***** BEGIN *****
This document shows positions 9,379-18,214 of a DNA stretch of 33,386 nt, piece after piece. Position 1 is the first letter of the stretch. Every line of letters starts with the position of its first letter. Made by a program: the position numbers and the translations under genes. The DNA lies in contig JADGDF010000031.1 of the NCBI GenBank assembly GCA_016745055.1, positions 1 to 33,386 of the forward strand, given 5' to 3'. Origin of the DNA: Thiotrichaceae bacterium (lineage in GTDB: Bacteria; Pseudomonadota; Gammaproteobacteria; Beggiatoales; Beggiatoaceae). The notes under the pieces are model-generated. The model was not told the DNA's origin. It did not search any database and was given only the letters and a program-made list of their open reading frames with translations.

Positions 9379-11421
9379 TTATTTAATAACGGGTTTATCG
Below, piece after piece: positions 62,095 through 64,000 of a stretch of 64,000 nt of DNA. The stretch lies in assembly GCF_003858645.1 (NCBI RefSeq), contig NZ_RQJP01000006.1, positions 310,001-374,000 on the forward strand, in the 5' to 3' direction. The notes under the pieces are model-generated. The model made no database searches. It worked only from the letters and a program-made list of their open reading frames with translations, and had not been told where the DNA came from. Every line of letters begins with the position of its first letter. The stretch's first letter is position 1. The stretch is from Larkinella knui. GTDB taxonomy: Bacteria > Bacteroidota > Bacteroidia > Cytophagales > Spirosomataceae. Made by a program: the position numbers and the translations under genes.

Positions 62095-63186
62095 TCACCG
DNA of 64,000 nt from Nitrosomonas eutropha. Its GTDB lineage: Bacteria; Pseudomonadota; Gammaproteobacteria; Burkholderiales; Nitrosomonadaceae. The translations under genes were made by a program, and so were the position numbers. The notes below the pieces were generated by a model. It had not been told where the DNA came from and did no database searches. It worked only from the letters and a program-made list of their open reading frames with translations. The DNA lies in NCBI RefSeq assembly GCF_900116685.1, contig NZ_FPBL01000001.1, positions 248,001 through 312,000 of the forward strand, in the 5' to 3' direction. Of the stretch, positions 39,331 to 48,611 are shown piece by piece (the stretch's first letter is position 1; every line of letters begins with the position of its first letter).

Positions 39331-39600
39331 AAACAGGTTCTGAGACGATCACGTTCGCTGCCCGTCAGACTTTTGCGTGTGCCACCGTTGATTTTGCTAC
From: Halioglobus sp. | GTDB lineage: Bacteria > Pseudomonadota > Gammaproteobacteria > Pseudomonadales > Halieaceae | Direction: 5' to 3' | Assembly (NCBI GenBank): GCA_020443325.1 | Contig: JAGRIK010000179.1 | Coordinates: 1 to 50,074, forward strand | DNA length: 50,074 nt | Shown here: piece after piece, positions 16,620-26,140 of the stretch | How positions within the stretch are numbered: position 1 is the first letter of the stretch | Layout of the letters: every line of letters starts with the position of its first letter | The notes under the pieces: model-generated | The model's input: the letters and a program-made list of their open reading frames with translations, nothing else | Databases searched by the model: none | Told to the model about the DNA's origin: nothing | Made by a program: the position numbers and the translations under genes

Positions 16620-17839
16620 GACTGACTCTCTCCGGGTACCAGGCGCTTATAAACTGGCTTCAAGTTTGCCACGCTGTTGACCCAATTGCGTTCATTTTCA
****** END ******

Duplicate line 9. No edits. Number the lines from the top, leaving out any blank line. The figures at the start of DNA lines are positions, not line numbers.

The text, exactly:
39331 AAACAGGTTCTGAGACGATCACGTTCGCTGCCCGTCAGACTTTTGCGTGTGCCACCGTTGATTTTGCTAC